Bruno Barreto, the Brazilian director of "Happily Ever After" (Fine Arts) is a film maker with a high talent for the erotic. His films seem slippery and golden. They're steeped in a tropical sunlit haze, full of flesh and perspiration, simmering glances and torrid laughter. Barreto gets a mood that's both impudent and arousing, and perhaps the impudence, his gently mocking tone, is responsible for much of the erotic charge.

In "Happily Ever After," Barreto and writer Antonio Calmon tell a familiar story about passion between bourgeois and outlaw--but they spring it free of its moral moorings and edge it toward carnal comedy. Barreto keeps his eyes open, even when his heroine has them blissfully shut, and he also refuses to judge or nudge his characters in formula ways. "Happily Ever After," dedicated to Francois Truffaut, is a logical film about passion, and though it's not as logical--or as brilliant--as ones by Truffaut's friend Eric Rohmer, it's somewhat looser and more limber. It has some of Truffaut's poignantly constrained joy.

The movie shows a settled, seraphically content housewife named Fernanda (Regina Duarte) conceiving a mad passion for a young male prostitute, Miguel (Paulo Castelli). Miguel is clearly no good, an impish wastrel with jaguar T-shirts and pastel pants, who's "slept with half of Sao Paolo"; his nickname is Archangel. Fernanda is a radiant, casually competent decorator and mother, whose heart seems as sumptuous as her body; she's tawny and warm, usually clothed in dazzling, angelic whites.

They're an unlikely couple, except for their twin candid stares and soft, childlike smiles. What seems to pull them together, initially, is a linkage of Fernanda's maternal instincts and Miguel's opportunism. She sees him as fulfillment of her dark, perverse dreams; he sees her as a sexy meal ticket. Barreto constructs the story like a thriller, portraying Fernanda's flight into irresponsibility: the inexorable way she gets drawn into Miguel's seedy little twilight world, with his drug-dealing buddies and flamboyant drag-queen mentor, Bombom (Patricio Bisso.)

The two lovers take a drive to the sea, with a cargo of cocaine and with Fernanda's family conveniently on vacation; it becomes a gradual plunge into self-realization. Yet Barreto keeps strictly away from condemnation, and by the end, it almost seems that the film's viewpoint belongs to neither Fernanda nor Miguel, but to someone we mostly don't see: Fernanda's husband. The story is an act of imaginative forgiveness.

Though not generally recognized, Barreto was almost as much a movie prodigy as Welles or Spielberg. His huge international hit, "Dona Flor and Her Two Husbands," was made when he was only 21, and by that time, he'd already directed two other features and six shorts--the first when he was 11. Perhaps what has seemed slack or unformed in his films was due to his youth. He's 31 now, and he's adopted a more chaste, logical style. His camera is at the service of story and actors, and, though Bisso's Bombom is not quite the "Cage Aux Folles" star turn that was obviously intended, the lead actors are remarkable.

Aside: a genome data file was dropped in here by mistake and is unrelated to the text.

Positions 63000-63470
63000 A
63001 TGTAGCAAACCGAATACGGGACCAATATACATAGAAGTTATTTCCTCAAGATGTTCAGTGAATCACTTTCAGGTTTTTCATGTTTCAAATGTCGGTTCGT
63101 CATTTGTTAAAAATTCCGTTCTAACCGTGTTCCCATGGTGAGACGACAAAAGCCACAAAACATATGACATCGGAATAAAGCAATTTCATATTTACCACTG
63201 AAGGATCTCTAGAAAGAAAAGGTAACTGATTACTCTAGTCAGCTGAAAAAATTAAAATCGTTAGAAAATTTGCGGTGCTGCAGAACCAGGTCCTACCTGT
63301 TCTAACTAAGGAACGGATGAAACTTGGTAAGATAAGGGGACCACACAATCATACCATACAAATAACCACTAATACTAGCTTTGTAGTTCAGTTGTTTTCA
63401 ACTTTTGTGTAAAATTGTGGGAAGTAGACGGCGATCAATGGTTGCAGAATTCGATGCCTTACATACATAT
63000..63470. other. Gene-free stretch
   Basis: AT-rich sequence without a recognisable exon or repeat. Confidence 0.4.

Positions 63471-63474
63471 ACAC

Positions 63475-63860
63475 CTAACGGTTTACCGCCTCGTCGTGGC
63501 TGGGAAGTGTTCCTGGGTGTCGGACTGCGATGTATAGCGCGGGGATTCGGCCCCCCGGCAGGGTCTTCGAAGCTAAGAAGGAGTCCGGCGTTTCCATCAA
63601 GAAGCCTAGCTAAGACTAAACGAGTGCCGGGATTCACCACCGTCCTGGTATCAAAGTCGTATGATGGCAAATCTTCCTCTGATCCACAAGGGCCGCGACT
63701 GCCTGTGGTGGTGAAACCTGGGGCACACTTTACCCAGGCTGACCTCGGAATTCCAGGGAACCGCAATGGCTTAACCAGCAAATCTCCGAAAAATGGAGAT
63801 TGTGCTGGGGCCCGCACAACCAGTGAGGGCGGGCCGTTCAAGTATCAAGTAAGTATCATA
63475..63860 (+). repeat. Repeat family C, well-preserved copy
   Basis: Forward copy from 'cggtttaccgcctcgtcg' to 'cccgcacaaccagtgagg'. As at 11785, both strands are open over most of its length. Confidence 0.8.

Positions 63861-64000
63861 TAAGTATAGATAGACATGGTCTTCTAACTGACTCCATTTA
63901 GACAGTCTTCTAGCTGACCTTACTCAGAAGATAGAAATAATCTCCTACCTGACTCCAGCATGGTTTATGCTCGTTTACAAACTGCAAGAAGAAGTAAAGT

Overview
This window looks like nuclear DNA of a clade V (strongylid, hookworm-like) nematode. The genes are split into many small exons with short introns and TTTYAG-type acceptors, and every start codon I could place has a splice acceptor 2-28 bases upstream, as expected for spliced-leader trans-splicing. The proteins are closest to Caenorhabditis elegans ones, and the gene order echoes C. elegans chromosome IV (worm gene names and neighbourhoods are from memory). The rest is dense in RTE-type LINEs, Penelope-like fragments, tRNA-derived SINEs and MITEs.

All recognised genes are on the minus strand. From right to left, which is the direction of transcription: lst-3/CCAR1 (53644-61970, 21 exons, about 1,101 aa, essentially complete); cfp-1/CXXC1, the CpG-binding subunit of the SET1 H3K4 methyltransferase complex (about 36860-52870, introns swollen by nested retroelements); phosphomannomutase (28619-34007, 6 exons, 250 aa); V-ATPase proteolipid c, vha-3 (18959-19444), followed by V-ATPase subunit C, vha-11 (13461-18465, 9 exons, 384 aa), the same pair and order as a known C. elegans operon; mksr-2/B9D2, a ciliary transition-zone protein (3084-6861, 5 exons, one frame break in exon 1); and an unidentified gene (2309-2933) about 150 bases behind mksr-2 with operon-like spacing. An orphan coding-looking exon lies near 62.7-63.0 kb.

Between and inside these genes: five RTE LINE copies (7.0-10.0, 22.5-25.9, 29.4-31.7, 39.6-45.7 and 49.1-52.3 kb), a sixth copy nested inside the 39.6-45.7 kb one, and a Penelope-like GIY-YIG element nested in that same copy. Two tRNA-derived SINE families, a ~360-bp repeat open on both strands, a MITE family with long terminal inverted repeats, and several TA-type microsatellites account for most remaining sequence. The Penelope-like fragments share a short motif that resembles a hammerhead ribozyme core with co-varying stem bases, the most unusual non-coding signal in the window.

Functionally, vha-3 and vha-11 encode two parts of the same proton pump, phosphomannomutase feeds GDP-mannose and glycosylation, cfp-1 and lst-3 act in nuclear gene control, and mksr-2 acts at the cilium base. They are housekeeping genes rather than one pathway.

As Miguel, Paulo Castelli looks perfect: soft, cagey, cat-footed, loose as ashes, with insinuating eyes and hips and a calculated boyish grin. (The brown blotch on his face adds just the right flawed touch.) At first, you expect him to go further, make Miguel evil--but it may be right to keep him weak instead; a con man drifting on currents--expert at sex, a failure at life.

As Fernanda, the lovely Regina Duarte has feline suppleness, too, and one of those great, transparent movie faces on which every flicker of mood registers. At one point, worth studying, she shows five successive, distinct emotions in 10 seconds using no dialogue at all: nothing but her eyes, lips and the way she holds a steering wheel.

Barreto gets his best moments in the erotic collision of these opposites: guilt and fear overcome by frenzy, then succumbing to more guilt and fear. Like many experts at movie sexuality, he works best against his own moral grain, his own sense of sin and limits. And if "Happily Ever After" (Times-rated: Mature for copious sex and nudity) seems lightweight at times--as in its mock-cliche, twisted-in title--it's, overall, a clear-eyed look at a theme that's too often raw, tawdry or exaggerated.


A European Classics release. Producers Lucy Barreto, Antonio Calmon. Director Bruno Barreto. Script Calmon. Camera Affonso Beato. Editor Vera Friere. With Regina Duarte, Paulo Castelli, Patricio Bisso, Flavio Galvao.

Running time: 1 hour, 50 minutes.

Times-rated: Mature (sex, nudity, language.)

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